mechanism.  Each LoWPAN node configures its link-local address and
   obtains a prefix from its LBR by an 6LoWPAN ND procedure [7].  LoWPAN
   nodes need to build a multi-hop connection to reach the LCs and LBR.

   Secure data transmission and authentication is crucial in a hospital
   scenario to prevent personal information to be retrieved by an
   adversary.  Confidential data must be encrypted not only in
   transmission, but also when stored on nodes, because nodes can
   potentially be stolen.

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   The data volume is usually not so large in this case, but is
   sensitive to delay.  Data aggregators can be installed for each
   storage room, or just one data aggregator can collect all data.  To
   make a light transmission, UDP is likely to be chosen, but secure
   transmission and security mechanism must be added.  To increase
   security, link-layer mechanisms and/or additional security mechanisms
   should be used.

   Because a failure of a LoWPAN node can critically affect the storage
   of the blood packs, network management is important in this use-case.
   A light-weight management mechanism must be provided for the

   The service quality of this case is highly related to effective
   handling of event-driven data which is delay intolerant and mission
   critical.  The event of wrong humidity and temperature needs to be
   detected as quickly and reliable as possible.  It is important to
   provide efficient resource usage for such data with consideration of
   minimal usage of energy.  Energy aware QoS support in wireless sensor
   networks is a challenging issue [13].  It can be considered to
   provide appropriate data aggreation for minimizing the delay,
   maximizing the accuracy of the delivery by using power-affluent
   nodes, or aided by middleware or other types of network elements.

   When a container is moved out from the storage room, and connected to
   the other hospital system (if the hospital buildings are fully or
   partly covered with LoWPANs), a mechanism to rebind to a new parent
   node and a new LoWPAN must be supported.  In the case that it is
   moved by an ambulance, it will be connected to an LBR in the vehicle.
   This type of mobility is supported by 6LoWPAN ND and routing

   LoWPANs must be provided with low installation and management costs,
   providing benefits such as reduced inventory, and precise location
   tracking of containers, and mobile equipment (moving beds at the
   hospital or ambulances).

                          |                   LBR: LoWPAN Border Router
             LC----------LC----------LC        LC: Local Controller node
            / | \       / | \       / | \          (Data Aggregator)
           n  n  n     n  n  n     n  n  n      n: LoWPAN node

            Figure 1: Storage rooms with a simple star topology

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           |            |           |         LBR: LoWPAN Border Router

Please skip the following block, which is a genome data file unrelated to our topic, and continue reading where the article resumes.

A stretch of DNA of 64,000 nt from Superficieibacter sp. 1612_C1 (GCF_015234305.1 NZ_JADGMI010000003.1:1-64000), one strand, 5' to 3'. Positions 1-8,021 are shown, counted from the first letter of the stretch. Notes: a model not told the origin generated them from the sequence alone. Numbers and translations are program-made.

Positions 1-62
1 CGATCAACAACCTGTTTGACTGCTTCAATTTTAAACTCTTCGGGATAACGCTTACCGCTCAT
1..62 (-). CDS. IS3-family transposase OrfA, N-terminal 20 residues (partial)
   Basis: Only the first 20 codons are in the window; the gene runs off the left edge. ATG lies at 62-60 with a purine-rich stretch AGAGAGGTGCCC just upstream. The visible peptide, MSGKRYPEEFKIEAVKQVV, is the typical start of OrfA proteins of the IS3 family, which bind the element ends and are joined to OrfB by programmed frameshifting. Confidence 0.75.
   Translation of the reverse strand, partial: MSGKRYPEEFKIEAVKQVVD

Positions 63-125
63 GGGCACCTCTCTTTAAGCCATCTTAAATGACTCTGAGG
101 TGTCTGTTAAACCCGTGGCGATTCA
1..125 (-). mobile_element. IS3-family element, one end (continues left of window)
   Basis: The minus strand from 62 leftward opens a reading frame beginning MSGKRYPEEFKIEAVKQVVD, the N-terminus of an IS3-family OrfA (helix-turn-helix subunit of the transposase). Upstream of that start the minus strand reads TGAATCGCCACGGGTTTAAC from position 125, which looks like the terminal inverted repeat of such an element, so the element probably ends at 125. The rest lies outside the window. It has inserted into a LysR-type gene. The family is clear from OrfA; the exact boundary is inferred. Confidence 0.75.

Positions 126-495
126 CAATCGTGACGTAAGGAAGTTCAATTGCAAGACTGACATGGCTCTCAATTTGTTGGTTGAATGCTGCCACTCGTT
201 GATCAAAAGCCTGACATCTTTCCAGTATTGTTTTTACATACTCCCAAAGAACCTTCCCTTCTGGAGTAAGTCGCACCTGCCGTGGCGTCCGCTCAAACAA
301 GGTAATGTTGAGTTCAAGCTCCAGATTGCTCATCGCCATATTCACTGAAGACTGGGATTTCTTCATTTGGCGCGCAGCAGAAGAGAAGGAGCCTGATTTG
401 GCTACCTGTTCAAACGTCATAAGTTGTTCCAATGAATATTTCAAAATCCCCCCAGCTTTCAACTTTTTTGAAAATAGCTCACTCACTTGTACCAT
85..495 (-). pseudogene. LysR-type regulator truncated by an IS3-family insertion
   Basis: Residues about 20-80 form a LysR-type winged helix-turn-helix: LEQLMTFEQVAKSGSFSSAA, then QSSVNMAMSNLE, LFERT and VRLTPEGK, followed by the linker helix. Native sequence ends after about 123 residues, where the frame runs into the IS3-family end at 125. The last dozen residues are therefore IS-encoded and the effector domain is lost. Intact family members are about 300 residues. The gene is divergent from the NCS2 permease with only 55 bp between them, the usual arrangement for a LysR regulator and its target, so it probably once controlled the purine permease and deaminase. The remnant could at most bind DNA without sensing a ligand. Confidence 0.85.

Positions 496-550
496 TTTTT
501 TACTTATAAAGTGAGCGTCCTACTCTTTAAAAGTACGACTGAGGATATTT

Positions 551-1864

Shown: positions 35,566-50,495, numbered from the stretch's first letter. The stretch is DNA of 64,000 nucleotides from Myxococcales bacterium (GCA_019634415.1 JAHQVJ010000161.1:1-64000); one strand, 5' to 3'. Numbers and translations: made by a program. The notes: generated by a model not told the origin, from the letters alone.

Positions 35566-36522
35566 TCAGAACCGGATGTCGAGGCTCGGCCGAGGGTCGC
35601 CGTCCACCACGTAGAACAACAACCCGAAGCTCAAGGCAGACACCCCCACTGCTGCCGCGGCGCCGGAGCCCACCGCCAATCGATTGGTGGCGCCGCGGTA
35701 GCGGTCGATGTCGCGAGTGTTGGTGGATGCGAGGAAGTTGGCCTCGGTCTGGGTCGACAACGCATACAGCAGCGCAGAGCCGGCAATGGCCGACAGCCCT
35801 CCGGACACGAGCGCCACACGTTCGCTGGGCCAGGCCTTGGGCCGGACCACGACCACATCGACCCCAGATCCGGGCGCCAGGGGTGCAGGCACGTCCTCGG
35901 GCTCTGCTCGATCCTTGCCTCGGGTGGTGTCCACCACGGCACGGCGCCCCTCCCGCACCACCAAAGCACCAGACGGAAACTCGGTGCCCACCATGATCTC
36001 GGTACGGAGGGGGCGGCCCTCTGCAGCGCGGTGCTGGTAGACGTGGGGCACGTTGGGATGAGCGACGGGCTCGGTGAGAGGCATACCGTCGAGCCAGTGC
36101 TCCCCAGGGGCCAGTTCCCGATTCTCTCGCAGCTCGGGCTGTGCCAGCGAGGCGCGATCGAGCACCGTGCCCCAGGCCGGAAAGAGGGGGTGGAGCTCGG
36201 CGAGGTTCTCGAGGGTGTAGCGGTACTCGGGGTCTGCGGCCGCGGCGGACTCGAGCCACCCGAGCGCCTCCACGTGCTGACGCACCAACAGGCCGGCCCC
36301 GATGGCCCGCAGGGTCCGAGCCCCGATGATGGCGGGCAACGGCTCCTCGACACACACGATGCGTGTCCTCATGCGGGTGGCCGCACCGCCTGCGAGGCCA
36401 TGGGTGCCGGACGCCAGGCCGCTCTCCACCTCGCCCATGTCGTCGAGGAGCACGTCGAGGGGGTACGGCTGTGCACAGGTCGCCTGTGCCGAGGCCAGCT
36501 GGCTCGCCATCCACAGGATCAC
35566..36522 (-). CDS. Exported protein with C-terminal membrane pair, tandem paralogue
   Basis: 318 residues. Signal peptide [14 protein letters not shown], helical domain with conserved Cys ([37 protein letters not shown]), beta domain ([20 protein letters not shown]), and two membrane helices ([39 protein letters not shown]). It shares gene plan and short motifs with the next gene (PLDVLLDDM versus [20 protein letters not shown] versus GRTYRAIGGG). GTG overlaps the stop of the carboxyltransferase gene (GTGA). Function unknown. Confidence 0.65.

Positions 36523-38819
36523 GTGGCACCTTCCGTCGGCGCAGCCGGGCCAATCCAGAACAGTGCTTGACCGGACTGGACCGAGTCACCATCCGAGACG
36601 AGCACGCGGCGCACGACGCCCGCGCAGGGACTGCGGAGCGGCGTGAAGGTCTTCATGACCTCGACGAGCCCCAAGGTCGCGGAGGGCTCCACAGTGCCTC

LBR          LBR        LBR (LC)     LC: Local Controller node
           |            |           |              (Data Aggregator)
          LC - n       LC - n       n           n: LoWPAN Node
        /  |   |        |   |      / \
       n   n - LC   n - n - n     n - n
       |       | \          |     |\
       n       n  n - n     n     n n

               Figure 2: Storage rooms with a mesh topology

3.2.  Structural Monitoring

   Intelligent monitoring in facility management can make safety checks
   and periodic monitoring of the architecture status highly efficient.
   Mains-powered nodes can be included in the design phase of a
   construction or battery-equipped nodes can be added afterwards.  All
   nodes are static and manually deployed.  Some data is not critical
   for security protection (such as periodic or query-driven
   notification of normal room temperature), but event-driven emergency
   data (such as a fire alarm) must be handled in a very critical

3.2.1.  A Use Case and its Requirements

   Example: Bridge Safety Monitoring

   A 1000m long concrete bridge with 10 pillars is described.  Each
   pillar and the bridge body contain 5 sensors to measure the water
   level, and 5 vibration sensors are used to monitor its structural
   health.  The LoWPAN nodes are deployed to have 100m line-of-sight
   distance from each other.  All nodes are placed statically and
   manually configured with a single-hop connection to the local
   coordinator.  All LoWPAN nodes are immobile while the service is
   provided.  Except from the pillars, there are no special obstacles of
   attenuation to the node signals, but careful configuration is needed
   to prevent signal interference between LoWPAN nodes.

   The physical network topology is changed in case of node failure.  On
   the top part of each pillar, a sink node is placed to collect the
   sensed data.  The sink nodes of each pillar become data gathering
   point of the LoWPAN hosts at the pillar and act as local

   This use case can be extended to medium or large size sensor networks
   to monitor a building or for instance the safety status of highways
   and tunnels.  Larger networks of the same kind still have similar

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   characteristics such as static node placement, manual deployment and
   dependent on the blue print of the structure, mesh topologies will be